Thanks to Brad Clark over at rigging dojo for pointing out the following, and another, and another posts regarding matrices and understanding them. The first two even have videos! They talk about a few issues I didn’t bother covering, so they’re definitely worth checking out.
In this post I wanted to cover the other main piece of matrix anatomy – scale. Now scale is tricky, as it doesn’t have a clear spot in the matrix. In fact if you’re dealing with scale things can potentially get murky.
Technically its impossible to extract scale and rotation from a general transformation matrix, but in reality its generally easy. What does this mean? Well basically a general transformation matrix can have shear as well as scale as well as rotation. And all three of these pieces of data live in the upper 3×3 quadrant of the matrix. But if you know you’re just working with rotations, translations and scale (which in my professional life has always been the case – but perhaps others have different stories?) then its possible and in fact pretty easy.
Now a scale matrix by itself is simple. Its a diagonal matrix with the sx, sy and sz values along the diagonal. Ie a scale of 1.5, 1.1, 2.5 would look like this:
| 1.5, 0, 0 | | 0, 1.1, 0 | | 0, 0, 2.5 |
As you might have guessed, a diagonal matrix has all zeros except for its diagonal – just like the identity matrix. Just a quick aside – the identity matrix is basically the matrix equivalent of the number 1. Just as any number multiplied by 1 equals the original number – the same goes for the identity matrix. Any matrix multiplied by the identity matrix equals the original matrix.
But the above is just scale matrix all by itself. To get the actual transformation matrix you have to multiply it with the rotation matrix. Lets do this now – we’ll call the scale matrix S and if we use the rotation matrix from the previous post and inventively call it R. So our scale times our rotation transformation matrix is S*R. Doing this gives us this:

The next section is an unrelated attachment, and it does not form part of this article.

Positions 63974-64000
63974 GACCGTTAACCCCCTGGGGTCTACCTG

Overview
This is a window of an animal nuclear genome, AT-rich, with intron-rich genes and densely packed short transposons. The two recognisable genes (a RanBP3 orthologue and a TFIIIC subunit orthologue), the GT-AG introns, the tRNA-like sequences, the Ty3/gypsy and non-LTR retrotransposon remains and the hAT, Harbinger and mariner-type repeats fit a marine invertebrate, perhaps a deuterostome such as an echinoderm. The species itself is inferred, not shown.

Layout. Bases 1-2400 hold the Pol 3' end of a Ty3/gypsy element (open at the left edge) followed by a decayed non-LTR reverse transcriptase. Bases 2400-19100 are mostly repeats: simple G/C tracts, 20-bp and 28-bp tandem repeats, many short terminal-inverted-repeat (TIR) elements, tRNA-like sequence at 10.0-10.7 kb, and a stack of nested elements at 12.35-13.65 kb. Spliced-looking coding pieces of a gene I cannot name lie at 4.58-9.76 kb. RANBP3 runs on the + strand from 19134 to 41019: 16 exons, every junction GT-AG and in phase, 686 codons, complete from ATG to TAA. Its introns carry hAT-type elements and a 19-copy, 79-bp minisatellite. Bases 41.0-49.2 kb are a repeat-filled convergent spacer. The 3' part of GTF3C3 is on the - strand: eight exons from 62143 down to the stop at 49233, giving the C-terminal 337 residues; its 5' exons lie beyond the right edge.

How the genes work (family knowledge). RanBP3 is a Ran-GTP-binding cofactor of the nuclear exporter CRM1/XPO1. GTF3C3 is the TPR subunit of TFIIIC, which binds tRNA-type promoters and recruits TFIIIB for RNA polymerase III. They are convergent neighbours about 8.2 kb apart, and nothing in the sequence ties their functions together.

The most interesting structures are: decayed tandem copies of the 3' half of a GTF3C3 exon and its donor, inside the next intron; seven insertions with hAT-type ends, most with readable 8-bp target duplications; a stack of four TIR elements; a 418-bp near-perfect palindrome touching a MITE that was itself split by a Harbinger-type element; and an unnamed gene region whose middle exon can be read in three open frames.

| 1.5, 0, 0 | | 0, 0,-1 | | 0, 0,-1.5 | | 0, 1.1, 0 | * | 0, 1, 0 | = | 0, 1.1, 0 | | 0, 0, 2.5 | | 1, 0, 0 | | 2.5, 0, 0 |
So a couple of things – notice we multiplied the scale by the rotation – ie: the scale comes first in the equation. How do we know to do this? Well, in the case of maya we look at the docs for MTransformationMatrix – and I think its also stated in the docs for the xform mel command. These docs tell us how maya orders its transformations. I’m not sure if this is the general case for 3d applications – but I expect it is. Its pretty easy to test if you can’t find documentation.
Obviously if you have a more interesting rotation matrix, the result of multiplying it with the scale matrix can be quite messy, and the values get intertwined. This is what the matrix for a rotation of 35, 24, 18 in XYZ and the above scale looks like:
| 1.5, 0, 0 | | 0.87,-0.03, 0.50 | | 1.3, -0.05, 0.74 | | 0, 1.1, 0 | * | 0.28, 0.85,-0.44 | = | 0.31, 0.94,-0.49 | | 0, 0, 2.5 | |-0.41, 0.52, 0.75 | | -1.0, 1.31, 1.87 |
As you can see – this is a lot messier and harder to understand than the above example.
Factoring out scale from a transformation matrix is called matrix decomposition. Basically decomposition will take a single matrix and return a bunch of other matrices which when multiplied together will give you the matrix you had in the first place. So if you had a matrix that had translation, rotation and scale, if you wanted to halve the RX channel, you’d need to decompose the matrix, perform the operation on the rotation matrix, and then put it all back together.